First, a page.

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Responding to “Church Militant:” Do Muslims/Catholics Worship the Same God?

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A friend of mine sent me an article from an organization called “The Church Militant” claiming I miss-represented true Church teaching in answering a question from a caller on Catholic Answers Live concerning “how Muslims could be said to worship the same God Catholics do:” 

https://www.churchmilitant.com/news/article/catholic-answers-ducks-loaded-question

The claim is made by Mr. Robert Spencer interviewed by Dr. Jules Gomes, the Rome correspondent for “Church Militant,” that I “ducked the question.” In truth: I didn’t “duck” anything. I never really answered the caller’s question, at least in full. And here’s why.  

First, and generally speaking, when I am asked how we Catholics can say Muslims worship the same God we do there are almost always at least two questions needing to be answered, even if they are not both voiced by the caller. First, there is the problem the caller asked about: “How can Muslims be said to worship the same God we Catholics do when St. John tells us (5:23), ‘He who does not honor the Son does not honor the Father who sent him?’ Isn’t that saying that if you reject the Son, then you cannot be worshipping the same God we worship as Catholics?”

And then the second and related question asks, “How can CCC 841 teach both Muslims to worship the same God we do—and even worse, the claim is made—teach ‘the plan of salvation includes the Muslims’?”

The Church’s relationship with the Muslims. “The plan of salvation also includes those who acknowledge the Creator, in the first place amongst whom are the Muslims; these profess to hold the faith of Abraham, and together with us they adore the one, merciful God, mankind’s judge on the last day” (Citing Lumen Gentium, 16; Nostrae Aetate, 3).

I focused on the first of the above two questions, while the caller’s original question was the second. Mea culpa! The only thing I am guilty of is doing a lousy job of answering the caller’s stated question. Though I must say, judging from his positive response, I do think the question about “the plan of salvation [including]… the Muslims” was on his mind as well. You can hear the actual caller and call here:

https://www.churchmilitant.com/news/article/catholic-answers-ducks-loaded-question

Just for the sake of clarity, I should take note here that “the Church Militant” (I am assuming the folks at CM agree with the article posted on their website) is not disagreeing with Tim Staples (for that, get in line, and that would be appreciated if it were to help me to be a better Catholic!); they are disagreeing with the magisterial teaching of the Catholic Church. And that is where the trouble starts. Robert Spencer objected to Church teachings contained in Lumen Gentium 16, Nostra Aetate 3, and CCC 841 as we will see in detail below. These represent official, magisterial teachings of the Catholic Church. In one case, it appears he is objecting to a particular teaching of these three documents which requires the assent of divine and Catholic Faith. And the second teaching he rejects is a teaching that requires religious assent of the mind and will, as we will see below.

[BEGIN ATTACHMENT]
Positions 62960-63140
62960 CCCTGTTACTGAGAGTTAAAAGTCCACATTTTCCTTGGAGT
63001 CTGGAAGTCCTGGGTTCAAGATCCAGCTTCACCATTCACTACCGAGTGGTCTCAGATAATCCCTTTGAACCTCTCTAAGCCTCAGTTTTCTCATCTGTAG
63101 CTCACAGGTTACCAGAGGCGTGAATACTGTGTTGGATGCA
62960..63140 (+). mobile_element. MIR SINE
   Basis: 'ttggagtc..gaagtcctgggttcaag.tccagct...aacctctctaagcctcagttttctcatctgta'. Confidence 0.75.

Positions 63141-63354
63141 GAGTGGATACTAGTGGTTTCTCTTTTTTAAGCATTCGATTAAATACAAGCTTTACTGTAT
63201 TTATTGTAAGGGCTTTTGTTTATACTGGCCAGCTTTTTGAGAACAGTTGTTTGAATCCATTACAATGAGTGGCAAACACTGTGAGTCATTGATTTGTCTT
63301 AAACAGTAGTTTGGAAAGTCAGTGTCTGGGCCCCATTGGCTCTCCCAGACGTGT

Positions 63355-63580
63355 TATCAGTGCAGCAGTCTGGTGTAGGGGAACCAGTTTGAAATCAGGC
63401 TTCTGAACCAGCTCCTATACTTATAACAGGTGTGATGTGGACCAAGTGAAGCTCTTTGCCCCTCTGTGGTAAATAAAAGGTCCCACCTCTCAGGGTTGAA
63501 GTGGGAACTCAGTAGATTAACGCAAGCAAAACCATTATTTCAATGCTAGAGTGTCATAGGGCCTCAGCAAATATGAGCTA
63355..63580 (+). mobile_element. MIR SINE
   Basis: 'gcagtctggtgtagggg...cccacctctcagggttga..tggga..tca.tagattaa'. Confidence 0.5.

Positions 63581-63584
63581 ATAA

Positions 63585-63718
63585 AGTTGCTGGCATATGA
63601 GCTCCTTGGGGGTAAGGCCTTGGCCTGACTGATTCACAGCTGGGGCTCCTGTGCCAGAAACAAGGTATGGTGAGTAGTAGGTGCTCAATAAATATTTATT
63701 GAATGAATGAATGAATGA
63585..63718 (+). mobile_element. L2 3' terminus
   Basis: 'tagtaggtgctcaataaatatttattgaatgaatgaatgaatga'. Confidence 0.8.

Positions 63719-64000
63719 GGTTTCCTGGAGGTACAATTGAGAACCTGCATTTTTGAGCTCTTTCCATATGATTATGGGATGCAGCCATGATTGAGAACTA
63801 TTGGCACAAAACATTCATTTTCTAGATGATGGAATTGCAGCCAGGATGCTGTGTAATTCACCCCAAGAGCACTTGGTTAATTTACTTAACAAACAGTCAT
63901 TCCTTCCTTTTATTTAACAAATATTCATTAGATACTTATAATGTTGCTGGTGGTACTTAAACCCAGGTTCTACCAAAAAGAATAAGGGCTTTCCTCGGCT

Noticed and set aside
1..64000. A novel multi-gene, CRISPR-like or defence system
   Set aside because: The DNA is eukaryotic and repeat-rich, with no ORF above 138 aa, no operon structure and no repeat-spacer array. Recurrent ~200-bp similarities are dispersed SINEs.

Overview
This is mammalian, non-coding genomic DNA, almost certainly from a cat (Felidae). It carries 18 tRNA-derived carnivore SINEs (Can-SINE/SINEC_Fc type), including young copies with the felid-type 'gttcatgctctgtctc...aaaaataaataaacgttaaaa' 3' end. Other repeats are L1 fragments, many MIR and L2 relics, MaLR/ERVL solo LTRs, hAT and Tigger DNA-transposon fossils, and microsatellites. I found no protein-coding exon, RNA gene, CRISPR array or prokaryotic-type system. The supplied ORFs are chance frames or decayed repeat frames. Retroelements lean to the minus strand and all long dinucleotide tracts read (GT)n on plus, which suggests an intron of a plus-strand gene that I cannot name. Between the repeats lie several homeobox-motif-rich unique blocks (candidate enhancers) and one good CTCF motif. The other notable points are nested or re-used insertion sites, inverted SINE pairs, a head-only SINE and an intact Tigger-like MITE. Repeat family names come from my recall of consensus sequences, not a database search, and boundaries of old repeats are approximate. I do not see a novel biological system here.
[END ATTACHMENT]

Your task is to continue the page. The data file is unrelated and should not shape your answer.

That’s the bad news.

The good news is it was the occasion of the above article by Dr. Gomes that became the impetus for me to both respond in a better way to the caller’s actual question asked and to correct some theological errors made in the above-cited article from “Church Militant.” Hopefully, I can do some good in both cases. And I will do so by responding to what boils down to three issues Mr. Spencer and Dr. Gomes have with the Magisterium of the Catholic Church: 

  1. Let’s begin with the first and most important matter. Mr. Spencer (and I am assuming the team at CM agrees) declares quite definitively that the  Church’s magisterial teaching stating “[God’s] plan of salvation… includes… the Muslims” in both Lumen Gentium 16 and CCC 841 represents “false teaching.”  

“… nowhere does Jesus or the Bible or 2,000 years of Sacred Tradition teach that Muslims are included in God’s plan of salvation.”

The Catholic Response:

All one has to do is peruse a few of the sections before and one section after Lumen Gentium 16 to discover this great and prophetic document of Vatican II was reiterating the infallible teaching of the Church that has been taught for hundreds of years on the level of the universal and ordinary magisterium. The Church teaches infallibly that every single person who has ever been or ever will be conceived to be included in God’s plan of salvation because God wills the salvation of all (Lumen Gentium 13-17; cf. II Cor. 5:15; I Tim. 2:4; II Peter 3:9; I Tim. 4:10; I John 2:1-2; Synod of Arles, AD 473; Synod of Quiercy, ch. 3; Pope Innocent III, Maiores Ecclesia; The Council of Trent, Session Six, Decree on Justification, chs. 2-3, canon 17, CCC 1741; 851; Gaudium et Spes, 22; Dominus Iesus, 14, etc.). Muslims are certainly included in the words of St. Paul, II Cor. 5:15 (cited in the Council of Trent, Session Six, ch. 3): “Christ died for all.”

This teaching of the Council and of the Church does not mean everyone is going to be savedincluding Muslims. Lumen Gentium 14 warns that even fully initiated Catholics are not guaranteed heaven by being “included in God’s plan of salvation.” But it does mean, as para. 13 says, “… all men are called by the grace of God to salvation.” That is Catholic teaching. And that is the clear context of the Council’s teaching.